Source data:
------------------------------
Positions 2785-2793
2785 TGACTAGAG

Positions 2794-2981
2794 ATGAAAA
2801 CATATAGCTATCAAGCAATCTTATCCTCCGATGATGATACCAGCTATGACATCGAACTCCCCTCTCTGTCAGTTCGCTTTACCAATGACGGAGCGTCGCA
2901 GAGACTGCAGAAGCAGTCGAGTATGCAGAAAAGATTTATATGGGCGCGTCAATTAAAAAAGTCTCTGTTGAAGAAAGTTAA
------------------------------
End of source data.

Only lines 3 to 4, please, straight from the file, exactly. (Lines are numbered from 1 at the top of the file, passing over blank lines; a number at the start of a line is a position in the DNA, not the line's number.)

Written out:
Positions 2794-2981
2794 ATGAAAA